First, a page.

After all, she’s been on an upswing and is being rewarded for her efforts with Tibet. Receiving that Nobel Peace Prize, in her mind, validates all the ‘good’ work she’s done, even though that unravels in her deal with Lu. It shows how far Selina is willing to go to wrest power away from Montez, but also secure the presidency that she so desperately craves and, in her mind, deserves.
At the end of the day, it seems like, despite the public backlash, Selina has the Chinese on her side. She’s looking ahead to the convention and picking a running mate, but it’s anyone’s guess how far she’ll actually get.
As Selina falls, though, others will rise. Richard’s rapid ascension up the ladder is very interesting to watch. If anyone deserves recognition, it’s him because while he’s not a politician in the slightest, he’s a genuinely good person. Despite working for both Jonah and Selina, their influence has not rubbed off on him. Even Dan working with him hasn’t changed Richard.
Now that he’s the Governor and could play a key role at the convention, I’m now thinking that Richard could be a wild card in this race. Could he wind up as a running mate or, hell, the eventual President himself? I have no idea, but I’ve learned to expect many curveballs when it comes to this show.
Briefly on another quick rise, but Mike’s quick ascension in the media world has also been a fun watch. The man worked for Buzzfeed and read off of menus, started a podcast with a green screen, and now he’s already an anchor for CBS. All things considered, it’s nice that Mike is making his way back into a prominent spot in the media world.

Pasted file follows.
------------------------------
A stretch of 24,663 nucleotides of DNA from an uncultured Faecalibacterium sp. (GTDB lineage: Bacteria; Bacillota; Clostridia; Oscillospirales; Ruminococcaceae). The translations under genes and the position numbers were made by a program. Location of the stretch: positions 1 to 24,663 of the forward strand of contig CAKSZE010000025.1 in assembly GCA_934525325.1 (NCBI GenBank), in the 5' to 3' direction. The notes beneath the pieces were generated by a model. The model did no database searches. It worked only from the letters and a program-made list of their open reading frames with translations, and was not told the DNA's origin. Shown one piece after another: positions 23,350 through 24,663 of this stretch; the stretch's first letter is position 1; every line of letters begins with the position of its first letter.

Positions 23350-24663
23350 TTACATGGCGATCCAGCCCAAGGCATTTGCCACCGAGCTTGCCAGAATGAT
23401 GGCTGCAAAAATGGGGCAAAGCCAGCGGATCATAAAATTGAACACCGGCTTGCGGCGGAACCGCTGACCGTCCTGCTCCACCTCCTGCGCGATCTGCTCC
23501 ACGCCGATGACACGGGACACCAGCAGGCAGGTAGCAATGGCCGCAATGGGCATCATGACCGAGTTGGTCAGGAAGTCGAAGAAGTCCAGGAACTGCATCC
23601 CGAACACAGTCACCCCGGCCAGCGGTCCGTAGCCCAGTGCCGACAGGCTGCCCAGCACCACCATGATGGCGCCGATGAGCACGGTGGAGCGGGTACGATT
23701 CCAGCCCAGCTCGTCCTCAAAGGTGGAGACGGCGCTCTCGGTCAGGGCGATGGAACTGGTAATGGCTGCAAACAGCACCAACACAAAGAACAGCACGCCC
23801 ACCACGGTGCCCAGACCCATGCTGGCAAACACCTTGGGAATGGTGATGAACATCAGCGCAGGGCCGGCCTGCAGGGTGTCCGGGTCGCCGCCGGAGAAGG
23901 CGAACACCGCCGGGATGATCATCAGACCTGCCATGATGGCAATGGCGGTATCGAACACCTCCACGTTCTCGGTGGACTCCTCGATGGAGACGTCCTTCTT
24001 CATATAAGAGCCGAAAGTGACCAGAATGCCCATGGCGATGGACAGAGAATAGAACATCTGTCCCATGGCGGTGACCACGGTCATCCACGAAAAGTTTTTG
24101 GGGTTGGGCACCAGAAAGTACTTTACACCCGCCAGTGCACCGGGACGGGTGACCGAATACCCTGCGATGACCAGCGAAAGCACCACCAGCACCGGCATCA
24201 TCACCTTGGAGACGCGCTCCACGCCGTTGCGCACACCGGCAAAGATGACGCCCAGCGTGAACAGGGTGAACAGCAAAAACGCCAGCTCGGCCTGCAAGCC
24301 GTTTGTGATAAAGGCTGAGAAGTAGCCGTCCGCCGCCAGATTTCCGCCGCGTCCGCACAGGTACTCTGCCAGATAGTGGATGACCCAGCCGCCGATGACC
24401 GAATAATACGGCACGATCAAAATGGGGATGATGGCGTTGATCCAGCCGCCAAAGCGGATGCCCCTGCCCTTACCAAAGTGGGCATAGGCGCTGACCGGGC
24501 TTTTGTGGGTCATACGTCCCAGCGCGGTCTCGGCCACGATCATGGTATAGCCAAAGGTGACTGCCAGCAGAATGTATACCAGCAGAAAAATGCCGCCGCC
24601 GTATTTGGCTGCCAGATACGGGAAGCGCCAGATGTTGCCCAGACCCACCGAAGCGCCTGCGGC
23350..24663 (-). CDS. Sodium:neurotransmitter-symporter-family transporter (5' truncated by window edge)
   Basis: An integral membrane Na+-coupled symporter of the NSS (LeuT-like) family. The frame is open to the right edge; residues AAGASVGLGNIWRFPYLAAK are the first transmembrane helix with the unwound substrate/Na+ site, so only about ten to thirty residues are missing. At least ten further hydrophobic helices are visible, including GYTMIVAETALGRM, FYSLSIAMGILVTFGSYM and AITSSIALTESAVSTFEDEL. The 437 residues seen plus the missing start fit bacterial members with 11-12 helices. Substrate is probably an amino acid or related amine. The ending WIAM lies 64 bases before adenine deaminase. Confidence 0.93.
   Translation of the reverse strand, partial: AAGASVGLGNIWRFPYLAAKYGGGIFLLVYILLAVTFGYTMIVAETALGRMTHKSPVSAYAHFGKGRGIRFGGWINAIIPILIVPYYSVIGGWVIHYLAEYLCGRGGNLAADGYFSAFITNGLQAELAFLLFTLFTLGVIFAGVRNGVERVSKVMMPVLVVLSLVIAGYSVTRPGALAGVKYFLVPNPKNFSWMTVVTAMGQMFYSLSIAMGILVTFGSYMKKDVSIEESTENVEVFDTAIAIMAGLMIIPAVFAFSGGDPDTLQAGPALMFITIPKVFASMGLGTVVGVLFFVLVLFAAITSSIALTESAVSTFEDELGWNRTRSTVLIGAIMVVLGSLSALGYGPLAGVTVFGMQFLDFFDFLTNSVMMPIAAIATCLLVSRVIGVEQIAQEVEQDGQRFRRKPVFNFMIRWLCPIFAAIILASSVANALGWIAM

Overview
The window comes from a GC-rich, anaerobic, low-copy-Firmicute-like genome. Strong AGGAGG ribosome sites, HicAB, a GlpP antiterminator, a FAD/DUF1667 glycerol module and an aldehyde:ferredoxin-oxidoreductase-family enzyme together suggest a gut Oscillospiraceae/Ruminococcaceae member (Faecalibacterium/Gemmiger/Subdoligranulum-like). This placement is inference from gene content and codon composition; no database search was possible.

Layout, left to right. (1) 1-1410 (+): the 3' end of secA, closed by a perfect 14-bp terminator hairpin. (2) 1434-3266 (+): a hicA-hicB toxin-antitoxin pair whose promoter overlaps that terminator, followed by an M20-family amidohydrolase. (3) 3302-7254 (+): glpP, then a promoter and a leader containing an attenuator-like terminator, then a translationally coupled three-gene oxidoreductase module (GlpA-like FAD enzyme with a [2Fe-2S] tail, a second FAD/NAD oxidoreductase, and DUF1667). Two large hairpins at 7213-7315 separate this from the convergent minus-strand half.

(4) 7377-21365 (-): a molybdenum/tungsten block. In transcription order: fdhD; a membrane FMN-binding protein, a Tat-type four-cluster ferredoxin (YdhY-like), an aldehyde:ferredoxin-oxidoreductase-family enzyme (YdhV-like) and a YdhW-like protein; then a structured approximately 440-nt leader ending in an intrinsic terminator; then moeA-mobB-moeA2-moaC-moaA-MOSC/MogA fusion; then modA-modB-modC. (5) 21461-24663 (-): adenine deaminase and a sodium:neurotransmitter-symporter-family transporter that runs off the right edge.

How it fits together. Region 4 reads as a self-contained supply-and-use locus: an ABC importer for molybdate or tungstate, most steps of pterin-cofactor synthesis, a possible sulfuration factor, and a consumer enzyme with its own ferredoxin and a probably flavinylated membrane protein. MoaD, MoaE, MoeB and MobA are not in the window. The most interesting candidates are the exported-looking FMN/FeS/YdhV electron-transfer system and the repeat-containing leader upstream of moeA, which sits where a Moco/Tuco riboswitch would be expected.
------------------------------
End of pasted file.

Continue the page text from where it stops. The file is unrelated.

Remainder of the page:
In a way, he never really left because he was still close with Team Selina and was one of the first reporters ready with a question for her. Despite his setbacks, he’s persevered. Good for him. Though I did get a laugh out of him reading the descriptions on the news scripts in addition to what he was supposed to say.
Then there’s Jonah, who goes through quite a lot in the span of one episode. He comes down with the chicken pox, speaks on vaccinations, bonds with and loses his father, and has to endure more heckling from Uncle Jeff. Also, Beth is in rehab. It’s a lot take in for one episode, but it works for me because we’ve set up Lloyd and Beth’s relationships with Jonah early on and have had a bit of time to know them.
Admittedly, sure, Lloyd reconciling with his son and then dying scenes later is a bit fast. I don’t think he needed to die, but hey, we got a fun, if not cruel, eulogy out of Jonah for it.
Plus, everything around Jonah provided plenty of comedy as well, like Beth popping pills, Uncle Jeff’s very welcome return, Governor Valentine’s sudden paralysis, and Amy being shot down by Dan yet again.
With the series finale upon us next week, where does this all end? I maintain that Veepcould’ve ended with “Inauguration” two seasons ago, but Selina’s rise back to prominence has hit a wall. How does she recover from this and who will ultimately occupy the Oval Office? Who the hell really knows?
We’ll see how this trainwreck of an election comes to a close with the series finale of Veep. See you next week.